Courts in Wadsworth, Medina, Brunswick, and across Northeast Ohio have adopted new procedures consistent with changes in Ohio law regarding divorce, annulment, and legal separation proceedings where there are children involved. Shared-parenting arrangements are now preferred over court orders granting sole custody to one parent with a schedule of days and times for visitation by the noncustodial parent.
Section 3109.04 of the Ohio Revised Code authorizes courts in proceedings for a divorce, separation, or annulment where there are children or in disputes involving the distribution of parental rights and responsibilities to allocate those rights and responsibilities in one of two ways:
Shared parenting gives both parents rights and obligations for the care of a child regardless of whom the child is physically residing with. Although shared parenting is the equivalent of joint custody, it does not mean an equal division of rights or obligations. Judges are free to allocate child support, parenting time, and other issues according to what they believe to be in the best interests of the child.
Judges are given a great deal of discretion in deciding how to allocate parental rights and responsibilities.
The law requires that judges consider all relevant factors in deciding what is in the best interest of the child, including:
Other factors that the law allows judges to take into consideration include whether one parent is more likely than the other to abide by court orders pertaining to parenting time and financial obligations. A court might conclude that it is not in the best interests of a child to favor a parent who has failed to obey prior court orders for child support or a parent who has made it difficult for the other parent to enjoy parenting time under previous court orders.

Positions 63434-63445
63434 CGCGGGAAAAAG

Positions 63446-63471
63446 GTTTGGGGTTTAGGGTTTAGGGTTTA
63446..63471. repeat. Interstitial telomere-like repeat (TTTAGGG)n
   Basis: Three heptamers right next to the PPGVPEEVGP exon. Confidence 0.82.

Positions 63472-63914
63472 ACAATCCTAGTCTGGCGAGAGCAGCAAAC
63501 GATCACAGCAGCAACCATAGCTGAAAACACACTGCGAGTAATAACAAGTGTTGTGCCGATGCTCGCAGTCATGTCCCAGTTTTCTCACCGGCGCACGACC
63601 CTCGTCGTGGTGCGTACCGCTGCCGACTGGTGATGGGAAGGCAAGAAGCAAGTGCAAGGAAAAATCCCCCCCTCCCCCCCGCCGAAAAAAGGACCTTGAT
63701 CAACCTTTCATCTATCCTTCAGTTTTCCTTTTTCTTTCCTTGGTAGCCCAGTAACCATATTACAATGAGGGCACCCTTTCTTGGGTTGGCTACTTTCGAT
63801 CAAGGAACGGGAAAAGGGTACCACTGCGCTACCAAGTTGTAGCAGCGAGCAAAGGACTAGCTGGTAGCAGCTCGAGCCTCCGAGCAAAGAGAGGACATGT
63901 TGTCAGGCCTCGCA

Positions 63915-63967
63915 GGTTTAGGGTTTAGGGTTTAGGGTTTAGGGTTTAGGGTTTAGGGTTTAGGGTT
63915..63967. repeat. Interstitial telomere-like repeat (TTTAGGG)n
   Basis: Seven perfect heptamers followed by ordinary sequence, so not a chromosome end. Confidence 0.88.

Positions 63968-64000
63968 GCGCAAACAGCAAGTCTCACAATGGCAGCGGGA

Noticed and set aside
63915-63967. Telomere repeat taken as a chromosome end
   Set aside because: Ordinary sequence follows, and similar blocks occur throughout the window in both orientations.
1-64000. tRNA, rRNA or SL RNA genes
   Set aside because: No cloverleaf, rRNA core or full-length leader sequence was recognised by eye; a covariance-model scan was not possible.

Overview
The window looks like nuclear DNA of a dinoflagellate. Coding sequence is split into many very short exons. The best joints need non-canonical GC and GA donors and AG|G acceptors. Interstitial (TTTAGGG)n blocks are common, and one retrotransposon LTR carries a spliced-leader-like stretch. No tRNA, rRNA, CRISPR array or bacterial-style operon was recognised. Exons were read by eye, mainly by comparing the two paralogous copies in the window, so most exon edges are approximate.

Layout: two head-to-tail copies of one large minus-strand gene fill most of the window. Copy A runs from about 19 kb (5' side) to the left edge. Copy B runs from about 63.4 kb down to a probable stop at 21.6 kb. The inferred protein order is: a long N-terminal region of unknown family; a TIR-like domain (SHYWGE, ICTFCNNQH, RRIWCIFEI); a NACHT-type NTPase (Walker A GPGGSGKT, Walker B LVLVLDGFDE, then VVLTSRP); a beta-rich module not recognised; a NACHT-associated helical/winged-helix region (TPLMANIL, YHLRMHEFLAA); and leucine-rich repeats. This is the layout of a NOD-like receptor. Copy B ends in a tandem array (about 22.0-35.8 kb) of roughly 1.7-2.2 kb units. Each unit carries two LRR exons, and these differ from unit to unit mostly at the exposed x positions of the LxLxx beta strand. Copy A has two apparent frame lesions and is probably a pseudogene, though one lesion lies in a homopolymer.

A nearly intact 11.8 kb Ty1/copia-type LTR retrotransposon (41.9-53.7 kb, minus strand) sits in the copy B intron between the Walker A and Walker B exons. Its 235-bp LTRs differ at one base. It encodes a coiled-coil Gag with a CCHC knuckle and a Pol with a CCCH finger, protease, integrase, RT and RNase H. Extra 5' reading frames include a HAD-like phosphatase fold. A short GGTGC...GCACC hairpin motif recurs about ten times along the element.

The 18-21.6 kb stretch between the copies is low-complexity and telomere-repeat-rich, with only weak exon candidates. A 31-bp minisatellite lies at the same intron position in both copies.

Except in situations where a parent has failed to meet court-ordered financial obligations toward a child, a court is prohibited from giving preference to a parent because of that parent’s superior financial status over the other parent. The court will allocate financial responsibilities, including the payment of child support, between the parents in a manner that the court feels is in the best interests of the child.
Shared parenting only works if the parents are willing to cooperate with each other. The purpose of shared-parenting arrangements is to promote a healthy relationship between parents and their children, but a history of domestic violence or substance abuse might give court concerns about shared parenting being in a child’s best interest.
If a parent under a shared-parenting agreement or order needs a babysitter, some states have laws requiring that the other parent be given the option of watching the child. These so-called “right of first refusal” clauses are not legally mandated in Ohio as they are in Illinois, which was the first state to pass such a law.
Parents are permitted to include a right of first refusal clause in a shared-parenting agreement. Unless Ohio lawmakers follow the lead of Illinois, judges cannot include such clauses without the consent of both parents.
The goal of shared parenting is to foster the continuation of the relationship between children and their parents following separation or the termination of the marriage. The law in Ohio favors stability in court orders affecting parental rights and responsibilities, so courts are prohibited from modifying such orders unless they conclude that a material change has occurred since the order was originally made and the best interests of the child are affected.
If you have questions about shared parenting agreements, contact our parent visitation & shared parenting arrangements attorney at Erb Legal LLC. From our office in Northeast Ohio, we serve clients throughout the area, including Wayne County and Summit County.